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By Liz Morrell

Freelance journalist and content creator

OTHER FEATURES

How a Facebook group spearheaded a fight for change

Liz Morrell meets Women in Estate Agency’s co-founder Liana Loporto-Browne

Liana Loporto-Browne, managing director of LB Residential, fell in love with the property market at a young age in Malta but has since gone on to inspire change and provide a voice for women in the industry in the UK through the Women in Estate Agency (WiEA) Facebook group she helped co-found.

The group, which is now accompanied by an annual conference and regular webinars – is fighting for change in perception and practice in an industry that has long been guilty of discrimination.

“My mum was an interior designer, and I was dragged along to all sorts of beautiful, palatial properties,” she says. “The architecture was incredible, and I fell in love with property.”

She worked at Dhalia Real Estate, the leading real estate organisation in Malta, for more than eight years but when Malta joined the EU in 2004, it provided her with the opportunity to move to London a year later to work in “one of the most vibrant property cities in the world.”  

She secured interviews for three agencies in the UK, one of which was Foxtons. “I remember the doors opening in the head office in Chiswick and my knees going a bit. Their offices are huge. I got the job, went back, packed my flat and three weeks later I was back in London starting again from the bottom and working my way up. That was a really great learning of the property market in the UK.”

Beginning the fight for change

She joined Propertymark at this point, later becoming president, having been surprised by the negative perceptions of property agents in the UK.

“In Malta, it’s very much a profession. It’s well-regarded. So that change was quite shocking to me. I couldn’t understand why estate agents were not well regarded in the UK.” She began to fight for change. “Whatever I do I try to improve and make the environment better for people around me,” she says.  

After nearly three years at Foxtons Loporto-Browne moved to an independent agency in Regents Park where she would become operations manager and stay for 12 years before Covid hit and life changed again.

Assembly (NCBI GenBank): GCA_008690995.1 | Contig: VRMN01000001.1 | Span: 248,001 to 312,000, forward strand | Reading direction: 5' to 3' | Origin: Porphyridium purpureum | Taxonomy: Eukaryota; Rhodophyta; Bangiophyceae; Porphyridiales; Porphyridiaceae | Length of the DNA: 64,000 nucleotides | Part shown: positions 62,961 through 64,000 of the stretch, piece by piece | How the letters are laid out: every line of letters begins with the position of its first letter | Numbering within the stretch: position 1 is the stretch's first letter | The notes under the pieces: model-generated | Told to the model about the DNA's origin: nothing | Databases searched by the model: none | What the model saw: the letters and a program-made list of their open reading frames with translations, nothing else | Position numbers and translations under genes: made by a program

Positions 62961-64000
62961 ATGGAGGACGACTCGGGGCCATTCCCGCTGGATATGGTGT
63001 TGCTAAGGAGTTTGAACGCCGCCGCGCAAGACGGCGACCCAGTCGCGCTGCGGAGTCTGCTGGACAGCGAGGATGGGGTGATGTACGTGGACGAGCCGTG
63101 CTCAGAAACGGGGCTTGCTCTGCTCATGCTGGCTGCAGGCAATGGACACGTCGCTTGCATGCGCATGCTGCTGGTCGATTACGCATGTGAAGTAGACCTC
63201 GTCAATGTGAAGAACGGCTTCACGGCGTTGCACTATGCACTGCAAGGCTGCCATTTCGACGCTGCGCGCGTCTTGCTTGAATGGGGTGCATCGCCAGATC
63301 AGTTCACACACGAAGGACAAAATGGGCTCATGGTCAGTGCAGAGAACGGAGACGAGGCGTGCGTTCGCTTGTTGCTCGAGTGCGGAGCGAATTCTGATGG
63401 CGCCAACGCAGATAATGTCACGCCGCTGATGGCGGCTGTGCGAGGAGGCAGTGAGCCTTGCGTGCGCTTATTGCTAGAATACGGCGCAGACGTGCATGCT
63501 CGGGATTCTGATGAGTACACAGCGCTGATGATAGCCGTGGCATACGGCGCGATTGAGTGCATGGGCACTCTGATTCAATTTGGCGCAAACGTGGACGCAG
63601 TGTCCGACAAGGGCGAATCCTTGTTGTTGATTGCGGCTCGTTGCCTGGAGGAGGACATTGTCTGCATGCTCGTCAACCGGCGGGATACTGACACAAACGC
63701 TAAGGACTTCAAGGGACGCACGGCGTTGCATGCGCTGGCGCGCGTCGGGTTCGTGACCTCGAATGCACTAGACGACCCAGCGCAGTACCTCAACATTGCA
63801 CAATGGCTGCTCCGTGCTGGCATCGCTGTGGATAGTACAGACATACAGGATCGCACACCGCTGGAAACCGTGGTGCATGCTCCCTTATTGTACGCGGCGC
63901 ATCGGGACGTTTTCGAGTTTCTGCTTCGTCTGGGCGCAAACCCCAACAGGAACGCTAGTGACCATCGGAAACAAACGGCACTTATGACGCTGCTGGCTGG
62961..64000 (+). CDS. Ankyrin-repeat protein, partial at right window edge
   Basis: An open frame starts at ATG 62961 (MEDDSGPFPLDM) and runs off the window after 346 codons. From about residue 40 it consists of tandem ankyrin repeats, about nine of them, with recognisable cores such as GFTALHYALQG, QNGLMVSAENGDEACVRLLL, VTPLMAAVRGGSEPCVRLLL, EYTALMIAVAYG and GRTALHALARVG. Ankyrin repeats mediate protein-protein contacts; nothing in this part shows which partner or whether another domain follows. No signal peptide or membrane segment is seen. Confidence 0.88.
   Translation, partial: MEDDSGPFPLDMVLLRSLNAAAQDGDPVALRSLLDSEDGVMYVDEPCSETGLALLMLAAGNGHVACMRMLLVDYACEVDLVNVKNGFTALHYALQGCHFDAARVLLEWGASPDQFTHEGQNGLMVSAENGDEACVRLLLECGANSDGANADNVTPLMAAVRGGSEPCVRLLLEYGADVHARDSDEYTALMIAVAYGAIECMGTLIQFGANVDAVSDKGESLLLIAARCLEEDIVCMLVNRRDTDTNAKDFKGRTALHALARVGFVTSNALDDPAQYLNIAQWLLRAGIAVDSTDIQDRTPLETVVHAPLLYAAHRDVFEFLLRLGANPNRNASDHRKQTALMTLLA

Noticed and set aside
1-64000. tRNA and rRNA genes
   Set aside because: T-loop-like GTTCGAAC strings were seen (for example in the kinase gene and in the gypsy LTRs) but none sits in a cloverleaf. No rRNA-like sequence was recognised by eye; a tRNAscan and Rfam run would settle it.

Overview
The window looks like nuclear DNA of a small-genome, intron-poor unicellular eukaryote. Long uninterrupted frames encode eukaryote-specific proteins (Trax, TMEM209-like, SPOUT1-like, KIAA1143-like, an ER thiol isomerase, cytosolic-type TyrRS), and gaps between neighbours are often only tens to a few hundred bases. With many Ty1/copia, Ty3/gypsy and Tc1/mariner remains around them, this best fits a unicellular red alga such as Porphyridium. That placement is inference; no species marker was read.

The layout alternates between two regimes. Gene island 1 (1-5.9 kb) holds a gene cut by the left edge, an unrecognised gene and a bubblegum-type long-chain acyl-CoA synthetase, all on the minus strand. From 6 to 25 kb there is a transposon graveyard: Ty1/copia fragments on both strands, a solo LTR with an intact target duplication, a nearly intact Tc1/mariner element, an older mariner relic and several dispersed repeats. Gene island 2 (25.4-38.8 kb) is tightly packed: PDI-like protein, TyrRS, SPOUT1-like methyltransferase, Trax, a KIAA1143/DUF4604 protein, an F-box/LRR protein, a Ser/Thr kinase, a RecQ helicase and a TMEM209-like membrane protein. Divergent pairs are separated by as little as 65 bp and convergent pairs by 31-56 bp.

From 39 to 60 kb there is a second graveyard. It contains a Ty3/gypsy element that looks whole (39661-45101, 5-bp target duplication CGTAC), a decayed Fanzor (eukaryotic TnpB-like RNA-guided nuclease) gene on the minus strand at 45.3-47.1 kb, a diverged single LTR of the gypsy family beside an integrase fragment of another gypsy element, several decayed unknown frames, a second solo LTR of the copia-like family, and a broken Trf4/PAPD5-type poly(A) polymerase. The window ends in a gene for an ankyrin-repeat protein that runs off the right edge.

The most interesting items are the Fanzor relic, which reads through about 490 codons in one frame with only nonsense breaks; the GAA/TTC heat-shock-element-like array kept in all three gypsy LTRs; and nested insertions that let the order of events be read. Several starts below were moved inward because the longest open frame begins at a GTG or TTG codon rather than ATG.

“I was sitting at my desk and was back to doing what I love doing, which is being an agent, dealing with people and helping people move again. It became more about people rather than KPIs.”

In June 2020 she launched her own business after joining eXp UK. Her husband Oliver Browne, who had been at Foxtons for 17 years, joined her to relaunch the business as Loporto Browne Residential in June 2023.

The launch of the WiEA Facebook group

But Covid brought another major change for Loporto-Browne.

“I don’t know whether it was coming out of Covid, but it made me think. I’d had two children [while at the independent agency] and I’d found it quite challenging to navigate being a mum and having a senior role in an office working normal industry hours and not having the flexibility which makes a young mother’s life easier.”

Working as part of eXp had given her more flexibility than she’d had previously and also introduced her to Clare Hughes with whom she would go on to co-found the WiEA Facebook group.

“We started chatting and I said that what I struggled with was that there were no role models within our industry to learn from that I could access easily.”

The WiEA Facebook group began with a few women talking privately about the challenges they faced working within the industry. But it soon mushroomed as more women opened up to share their stories. The group bills itself as a “collective voice for change” and with more than 3,500 members that voice is getting ever louder.